He returned to Fort Campbell, Ky., Aug. 2002; his homecoming would not last long. His unit went on leave in September and soon afterward, traveled to the Joint Readiness Training Center in Fort Polk, La., to train for the duration of November. A mere two months later, in Jan. 2003, Young’s unit deployed to Iraq to take part in the initial invasion.
“I was trying to adjust to having a newborn son at home; however, that reunion was short-lived,” he said.
The “Iron Rakkasans” were attached to 3rd Infantry Division for the push up to Baghdad, and eventually settled in Tal-a-Far where the unit conducted entry control point security. It also manned a checkpoint on the border of Iraq and Syria. Young earned The Army Commendation Medal with Valor while on a mission in Iraq.
“We got reports that insurgents had fired upon a patrol from the Republican Guard Headquarters, so we were sent to take the building,” said Young. “As we were approaching the building we started receiving small arms fire. As we continued our approach one of our squad leaders got pinned down by small arms fire behind a small Toyota vehicle. I immediately ran to his position while returning fire and helped him lay down suppressive fire as we both moved back to a more secure location.”
After gaining fire superiority, the squad was the first to enter the building and begin systematically clearing it. Nearing 11 years as an infantryman, Young started to consider his future in the Army.
“After two combat deployments on the ground, I really started to think about life after the Army; thinking about how old I would be after 20 years of service, and realized I would be too old for law enforcement,” he said.
Young was a sergeant first class during Operation Iraqi Freedom I when he began considering a career in aviation. His first experience with aviation was when he was working as the operations noncommissioned officer for 3-187th Inf. Regt. The aviation liaison officer he worked with would often invite him over to the aviation units.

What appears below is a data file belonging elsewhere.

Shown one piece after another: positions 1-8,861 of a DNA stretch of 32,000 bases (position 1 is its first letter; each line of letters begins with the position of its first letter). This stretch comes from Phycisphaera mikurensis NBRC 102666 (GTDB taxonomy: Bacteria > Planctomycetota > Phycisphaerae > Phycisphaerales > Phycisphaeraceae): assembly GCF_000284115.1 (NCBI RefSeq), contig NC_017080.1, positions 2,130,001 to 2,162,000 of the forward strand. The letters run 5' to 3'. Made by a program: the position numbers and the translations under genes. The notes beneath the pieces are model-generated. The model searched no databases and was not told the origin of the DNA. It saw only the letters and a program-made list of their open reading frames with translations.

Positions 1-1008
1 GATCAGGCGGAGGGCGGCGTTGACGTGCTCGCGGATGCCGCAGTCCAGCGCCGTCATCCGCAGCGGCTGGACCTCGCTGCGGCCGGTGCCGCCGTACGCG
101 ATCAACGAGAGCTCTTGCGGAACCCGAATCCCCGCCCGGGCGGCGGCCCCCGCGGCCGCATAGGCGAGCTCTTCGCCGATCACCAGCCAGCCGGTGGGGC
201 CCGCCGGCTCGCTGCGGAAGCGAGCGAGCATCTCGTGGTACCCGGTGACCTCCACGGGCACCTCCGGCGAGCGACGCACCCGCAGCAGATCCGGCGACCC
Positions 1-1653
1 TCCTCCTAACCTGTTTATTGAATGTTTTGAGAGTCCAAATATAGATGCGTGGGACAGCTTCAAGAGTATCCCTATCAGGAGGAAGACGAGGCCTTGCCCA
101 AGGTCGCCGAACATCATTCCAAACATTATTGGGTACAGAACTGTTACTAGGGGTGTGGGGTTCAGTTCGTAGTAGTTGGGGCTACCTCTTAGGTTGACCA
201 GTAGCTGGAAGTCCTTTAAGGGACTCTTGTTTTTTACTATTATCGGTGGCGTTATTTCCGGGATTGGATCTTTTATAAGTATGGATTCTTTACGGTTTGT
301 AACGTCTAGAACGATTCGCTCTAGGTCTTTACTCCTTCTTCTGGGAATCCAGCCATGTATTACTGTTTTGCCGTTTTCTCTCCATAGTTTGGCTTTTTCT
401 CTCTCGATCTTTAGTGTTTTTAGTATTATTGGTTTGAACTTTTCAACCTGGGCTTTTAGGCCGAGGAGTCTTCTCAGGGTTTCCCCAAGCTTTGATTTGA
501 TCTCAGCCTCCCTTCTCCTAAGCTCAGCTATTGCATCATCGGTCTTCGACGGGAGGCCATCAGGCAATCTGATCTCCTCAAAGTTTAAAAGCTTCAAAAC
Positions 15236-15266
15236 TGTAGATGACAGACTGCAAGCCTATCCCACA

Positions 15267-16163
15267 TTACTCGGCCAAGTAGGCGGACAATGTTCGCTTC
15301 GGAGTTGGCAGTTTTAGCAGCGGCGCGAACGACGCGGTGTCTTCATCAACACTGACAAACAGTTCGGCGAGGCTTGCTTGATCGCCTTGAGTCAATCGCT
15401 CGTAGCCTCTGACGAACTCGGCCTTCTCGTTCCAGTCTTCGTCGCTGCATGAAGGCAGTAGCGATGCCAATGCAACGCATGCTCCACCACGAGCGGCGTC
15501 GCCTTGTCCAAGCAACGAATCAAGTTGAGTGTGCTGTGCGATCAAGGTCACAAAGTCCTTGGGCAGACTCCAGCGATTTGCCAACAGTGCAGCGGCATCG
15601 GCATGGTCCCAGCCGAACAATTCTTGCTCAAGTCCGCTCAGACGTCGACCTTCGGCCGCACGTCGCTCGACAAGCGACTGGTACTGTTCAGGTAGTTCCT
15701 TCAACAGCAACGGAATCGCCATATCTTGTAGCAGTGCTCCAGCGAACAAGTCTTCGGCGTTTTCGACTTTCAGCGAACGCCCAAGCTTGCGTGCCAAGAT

“The pilots were cool and didn’t mind an infantry guy hanging around,” Young said. “My first impression was how professional and organized everything looked. I got to attend one of their Aviation Academics/Pilots classes and I was extremely impressed.”
Although his interactions with Army aviators significantly influenced his decision, Young considered his family as he continued to seriously look into changing careers.
“I had a son now so I wanted to do something more with my life and aviation looked very promising,” he said. “Once I learned that I could become a warrant officer and become a pilot, I felt that would be something that I could do after the military. My wife wasn’t thrilled with the fact that I wanted to be a police officer. She felt that being a police officer was just as dangerous as being in the infantry. So she was extremely happy when I told her I was going to put in a warrant officer packet to become a pilot.”
In his eight years as a UH-60 Black Hawk helicopter pilot, Young has returned to Afghanistan twice; with the 3rd Combat Aviation Brigade in 2009-2010, and currently with the 10th Combat Aviation Brigade’s Charlie Company, 2nd Battalion (Assault), Task Force Knighthawk. During these deployments, he has flown over areas he previously fought on the ground.